“I’ll have a puff and watch Law & Order before bed,” Ms. Silverman told me, as if revoking her own Cool Card. But my heart flutters in recognition. I prefer to smoke pot and watch Dick Wolf’s oeuvre rather than hang out at bars and parties. Sarah Silverman is just like me!
The flip side of identifying with Ms. Silverman—whose sexy-cute persona and filthy mouth gave hope to a generation of young Jewish weirdos such as myself during the tough post bat-mitzvah years—is over-identifying with her. Since she’s mostly played the Bugs Bunny version of herself, that’s never been a problem before now. I Smile Back is such a dark, bleak look at drug abuse, addiction and depression it might as well be called Requiem for a Dream 2: Suburban Boogaloo.
As a wealthy and adored young mother living a life of suburban privilege in upstate New York, tricked out with all the accessories that entails: private school for the kids, a doting and ambitious husband (Josh Charles, her Masters of Sex co-star) with a self-help best seller on the horizon, a lover on the side (Thomas Sadowski, channeling Cheever)—Laney is a miserable train wreck. She forgoes the prescriptions in the cabinet, instead choosing to self-medicate with cocaine, alcohol, amphetamines and sleeping pills: by the time we meet her, she’s poised to strike rock bottom.
“There is a freedom to being off your meds, and it can turn real bad. You can lose control,” Ms. Silverman said. “It’s funny because it comes from a desire for control. Laney’s drug use is so wild and out of control, but that’s the only thing she has control over in her life…her own destruction.”
There’s the inevitable breakdown and rehab sequence, occurring too soon in the film’s second act to signify any sort of conversion or happy ending. The binge that proceeds it culminates with one of the most excruciatingly traumatic scenes in recent cinematic history: drunk on vodka, high on cocaine and a fistful of pills, she enters her sleeping children’s room and proceeds to masturbate on the floor with an old teddy bear. The act is consummated in a tight shot of Laney panting and moaning, none too softly, to completion. It’s one take, in too-real time: at the risk of relaying my own subjectivity, I have to admit that the actual scene might clock anywhere from 40 seconds to the rest of your life that you’ll spend with such sexually explicit taboo imagery seared into your brain, irreversibly.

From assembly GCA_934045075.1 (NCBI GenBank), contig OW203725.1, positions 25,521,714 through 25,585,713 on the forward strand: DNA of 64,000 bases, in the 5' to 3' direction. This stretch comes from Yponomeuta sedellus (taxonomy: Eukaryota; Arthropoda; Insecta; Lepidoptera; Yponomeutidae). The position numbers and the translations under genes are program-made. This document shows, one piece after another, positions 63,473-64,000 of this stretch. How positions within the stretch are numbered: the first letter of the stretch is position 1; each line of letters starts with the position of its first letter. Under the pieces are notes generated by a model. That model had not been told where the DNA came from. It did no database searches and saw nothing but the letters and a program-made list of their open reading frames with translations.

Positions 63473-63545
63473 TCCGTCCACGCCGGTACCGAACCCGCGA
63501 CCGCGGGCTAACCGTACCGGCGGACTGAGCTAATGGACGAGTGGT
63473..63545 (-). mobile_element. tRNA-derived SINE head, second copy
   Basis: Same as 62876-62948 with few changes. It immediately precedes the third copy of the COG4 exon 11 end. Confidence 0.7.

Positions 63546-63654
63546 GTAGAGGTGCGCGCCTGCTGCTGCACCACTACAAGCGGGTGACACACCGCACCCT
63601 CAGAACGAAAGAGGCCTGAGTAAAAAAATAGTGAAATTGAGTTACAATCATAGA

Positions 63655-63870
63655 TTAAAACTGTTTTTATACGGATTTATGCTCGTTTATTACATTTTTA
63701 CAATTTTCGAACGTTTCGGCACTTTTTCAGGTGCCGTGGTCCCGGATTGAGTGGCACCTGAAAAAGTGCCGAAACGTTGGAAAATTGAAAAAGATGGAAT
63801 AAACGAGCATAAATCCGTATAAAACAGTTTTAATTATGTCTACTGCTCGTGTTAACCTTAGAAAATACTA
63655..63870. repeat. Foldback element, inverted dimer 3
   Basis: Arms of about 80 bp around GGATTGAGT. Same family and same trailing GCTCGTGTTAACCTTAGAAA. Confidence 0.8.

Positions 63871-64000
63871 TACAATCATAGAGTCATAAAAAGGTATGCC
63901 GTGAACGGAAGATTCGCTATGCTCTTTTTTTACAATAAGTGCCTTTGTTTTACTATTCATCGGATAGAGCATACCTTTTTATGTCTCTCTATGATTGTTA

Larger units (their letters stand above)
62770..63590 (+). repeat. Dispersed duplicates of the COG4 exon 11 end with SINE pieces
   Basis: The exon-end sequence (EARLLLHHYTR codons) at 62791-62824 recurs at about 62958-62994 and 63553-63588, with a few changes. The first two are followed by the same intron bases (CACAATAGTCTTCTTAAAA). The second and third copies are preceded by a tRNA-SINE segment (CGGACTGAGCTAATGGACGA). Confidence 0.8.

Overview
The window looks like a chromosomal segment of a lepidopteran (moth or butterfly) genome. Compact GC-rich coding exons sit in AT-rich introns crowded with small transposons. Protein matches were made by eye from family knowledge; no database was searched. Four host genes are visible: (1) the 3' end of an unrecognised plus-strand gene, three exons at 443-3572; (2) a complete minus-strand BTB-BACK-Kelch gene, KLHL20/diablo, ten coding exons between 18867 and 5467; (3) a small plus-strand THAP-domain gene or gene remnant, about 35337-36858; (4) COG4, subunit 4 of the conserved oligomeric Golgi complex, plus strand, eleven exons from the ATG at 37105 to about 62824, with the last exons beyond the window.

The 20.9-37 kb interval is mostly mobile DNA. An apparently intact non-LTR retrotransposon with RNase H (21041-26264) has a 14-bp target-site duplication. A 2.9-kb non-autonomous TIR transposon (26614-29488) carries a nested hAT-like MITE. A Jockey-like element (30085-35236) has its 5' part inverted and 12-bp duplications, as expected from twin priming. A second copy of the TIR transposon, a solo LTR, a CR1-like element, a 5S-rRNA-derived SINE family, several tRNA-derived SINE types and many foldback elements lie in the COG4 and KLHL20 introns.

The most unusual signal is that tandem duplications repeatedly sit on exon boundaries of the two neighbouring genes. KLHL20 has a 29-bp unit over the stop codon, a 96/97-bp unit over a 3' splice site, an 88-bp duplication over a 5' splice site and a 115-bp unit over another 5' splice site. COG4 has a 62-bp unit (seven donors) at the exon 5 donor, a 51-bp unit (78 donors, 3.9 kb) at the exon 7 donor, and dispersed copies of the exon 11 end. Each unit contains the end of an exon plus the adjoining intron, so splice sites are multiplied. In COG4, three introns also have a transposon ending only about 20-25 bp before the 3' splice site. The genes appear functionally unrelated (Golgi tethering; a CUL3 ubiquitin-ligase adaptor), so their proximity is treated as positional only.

“There’s something about that moment that’s so important to me,” Ms. Silverman said of the scene. “It’s so fucked up, but she’s so shame-based, part of it is like this pleasure/shame.” We’ve moved from the formal dining room to a large couch in the open-spaced living area; where Ms. Silverman sinks down and stretches out, both more relaxed and engaged. She speculates on the teddy’s origins: it’s older than the rest of the toys, so maybe it was Laney’s own stuffed animal growing up.
“Maybe something her father gave to her,” she mused. Ms. Silverman pauses, weighing, perhaps, the appropriateness of where this line of questioning has brought her. But this is Sarah Silverman we’re talking about here, so raunchiness wins out over discretion. “And then there a pragmatic part of this, where the bear’s nose is just so…pointy.”
That’s so funny, and so wrong, and it’s clear that this scene will be: a) the most divisive thing about the film (with a 50 percent score on Rotten Tomatoes, viewers already seem to be split down the middle); b) the turning point in Ms. Silverman’s career as a serious, perhaps even award-winning, actress; and c) further evidence that Sarah Silverman is such a keen observer of the human condition that even while discussing one of society’s biggest taboos, she still can’t help but be funny.
So what are we supposed to take away from a film that’s such a hard left turn for her?
“I don’t have anything specific that I want people to come away with…I hope that it sticks with them. I just love that it can mean so many things.”
Sarah Silverman has to catch a flight, and her team begins to usher her out. We both stand up, a little awkwardly formal again. “I hope this was O.K.?” Despite doing press all week, and, in some sense, most of her life, she still worries she hasn’t given enough of herself. She extends her hand, but too bad, I go for a hug. (I do feel badly about that, as someone who also hates being touched by strangers.)
Though it’s hard to explain, given the subject matter that we’ve been discussing, I leave the interview relieved. This Sarah Silverman is a real person, one who worries that she could have done a better job. I told you: She’s just like us.
Just before she leaves, she turns and smiles. I smile back.